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Arthur Triggs

1868 – 1936

Arthur Triggs (1868-1936), pastoralist and collector, is sometimes referred to as the 'Kidman of the wool industry'. Triggs was born in London and educated in England before coming to Sydney at the age of 19. Having joined the Bank of New South Wales, he found himself at the Yass branch as an accountant in late 1888. Settling in Yass, he married, and in 1896 bought his first 8000 wethers. The following year, having sold them at a profit, he resigned from the bank. From that time on, Triggs bought and leased properties studded along lines from Bourke to Kiandra, establishing a pattern of running between 250 000 and 500 000 sheep and some cattle at any one time. It became a truism that when Triggs prospered, so did Yass; he masterminded his operations from the town until 1915, when he moved his office to Sydney. That year, through the combination of drought and war, he went bankrupt, but by 1921 he had paid off all his creditors, with interest. Triggs travelled often to London, where he indulged his passion for old books and manuscripts, coins and pictures, while his second wife, Mary, bought up specimens of antique lace. His ambition to establish a museum of Dickensiana at Yass went unrealised, but his contributions to the local hospital, sporting bodies and other institutions were generous. After he died, a distinctive gateway, funded by public subscription, was erected in his honour in the town's Victoria Park. In 1945, his coins having already gone to the Nicholson Museum at the University of Sydney, the contents of his home, Linton, were auctioned in a notable three-day sale.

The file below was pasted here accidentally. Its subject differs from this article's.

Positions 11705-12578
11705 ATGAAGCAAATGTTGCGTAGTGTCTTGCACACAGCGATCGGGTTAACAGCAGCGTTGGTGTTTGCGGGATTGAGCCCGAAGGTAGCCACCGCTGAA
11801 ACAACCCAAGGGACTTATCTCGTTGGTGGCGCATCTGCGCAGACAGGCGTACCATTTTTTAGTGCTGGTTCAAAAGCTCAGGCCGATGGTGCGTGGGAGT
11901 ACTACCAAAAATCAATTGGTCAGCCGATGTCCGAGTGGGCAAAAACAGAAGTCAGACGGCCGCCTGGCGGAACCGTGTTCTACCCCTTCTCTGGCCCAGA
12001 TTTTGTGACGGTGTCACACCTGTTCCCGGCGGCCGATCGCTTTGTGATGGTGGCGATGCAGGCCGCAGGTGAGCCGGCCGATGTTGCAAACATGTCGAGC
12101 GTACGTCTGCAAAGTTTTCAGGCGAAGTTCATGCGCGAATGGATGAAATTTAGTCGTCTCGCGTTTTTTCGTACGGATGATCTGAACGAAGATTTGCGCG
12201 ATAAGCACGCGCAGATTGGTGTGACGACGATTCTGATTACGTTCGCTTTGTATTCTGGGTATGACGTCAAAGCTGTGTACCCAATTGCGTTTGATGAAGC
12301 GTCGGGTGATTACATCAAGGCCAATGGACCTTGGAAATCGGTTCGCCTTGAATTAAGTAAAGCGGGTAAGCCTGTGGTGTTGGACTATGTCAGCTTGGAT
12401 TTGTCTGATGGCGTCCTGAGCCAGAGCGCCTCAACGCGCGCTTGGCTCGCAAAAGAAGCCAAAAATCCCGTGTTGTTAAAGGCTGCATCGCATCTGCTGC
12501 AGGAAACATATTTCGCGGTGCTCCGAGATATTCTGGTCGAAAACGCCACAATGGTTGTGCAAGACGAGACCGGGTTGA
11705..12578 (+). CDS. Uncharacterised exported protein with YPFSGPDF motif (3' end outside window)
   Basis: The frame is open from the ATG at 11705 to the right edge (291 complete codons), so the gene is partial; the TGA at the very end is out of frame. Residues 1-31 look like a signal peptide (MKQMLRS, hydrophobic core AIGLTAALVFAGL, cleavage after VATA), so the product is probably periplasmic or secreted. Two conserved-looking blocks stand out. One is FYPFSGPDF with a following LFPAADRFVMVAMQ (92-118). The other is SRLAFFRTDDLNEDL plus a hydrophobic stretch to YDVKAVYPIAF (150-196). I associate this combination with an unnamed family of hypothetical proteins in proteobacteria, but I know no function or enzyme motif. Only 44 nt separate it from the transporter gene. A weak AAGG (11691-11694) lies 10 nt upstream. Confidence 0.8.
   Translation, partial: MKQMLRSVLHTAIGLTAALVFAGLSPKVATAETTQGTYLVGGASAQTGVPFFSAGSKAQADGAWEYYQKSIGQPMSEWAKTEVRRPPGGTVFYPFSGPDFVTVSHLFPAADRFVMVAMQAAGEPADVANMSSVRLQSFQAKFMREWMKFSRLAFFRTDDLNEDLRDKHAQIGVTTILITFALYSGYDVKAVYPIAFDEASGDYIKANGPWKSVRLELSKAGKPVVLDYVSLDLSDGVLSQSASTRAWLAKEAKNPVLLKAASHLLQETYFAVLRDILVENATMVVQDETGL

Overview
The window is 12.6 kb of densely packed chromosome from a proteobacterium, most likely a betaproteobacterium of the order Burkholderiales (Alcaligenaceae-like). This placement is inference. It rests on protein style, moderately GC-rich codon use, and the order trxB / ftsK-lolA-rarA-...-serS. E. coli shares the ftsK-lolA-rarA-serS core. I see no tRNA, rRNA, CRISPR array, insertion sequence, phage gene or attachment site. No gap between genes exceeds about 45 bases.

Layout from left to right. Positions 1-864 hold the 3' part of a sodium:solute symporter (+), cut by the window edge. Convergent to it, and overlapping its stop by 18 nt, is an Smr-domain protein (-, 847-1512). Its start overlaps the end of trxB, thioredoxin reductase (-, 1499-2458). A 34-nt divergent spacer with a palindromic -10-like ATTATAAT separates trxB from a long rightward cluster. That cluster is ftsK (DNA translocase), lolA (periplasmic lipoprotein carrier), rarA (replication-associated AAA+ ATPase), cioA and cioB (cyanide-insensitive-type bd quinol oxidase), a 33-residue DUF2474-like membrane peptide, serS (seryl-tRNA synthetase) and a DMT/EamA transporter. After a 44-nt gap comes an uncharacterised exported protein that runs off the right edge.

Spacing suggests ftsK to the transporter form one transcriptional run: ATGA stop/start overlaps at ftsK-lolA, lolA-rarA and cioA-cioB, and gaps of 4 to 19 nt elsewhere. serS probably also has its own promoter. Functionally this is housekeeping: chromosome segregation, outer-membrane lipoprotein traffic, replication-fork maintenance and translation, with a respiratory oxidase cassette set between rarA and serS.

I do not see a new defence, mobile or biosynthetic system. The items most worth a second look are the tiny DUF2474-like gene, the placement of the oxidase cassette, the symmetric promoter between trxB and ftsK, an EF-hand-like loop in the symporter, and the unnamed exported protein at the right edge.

Updated 2018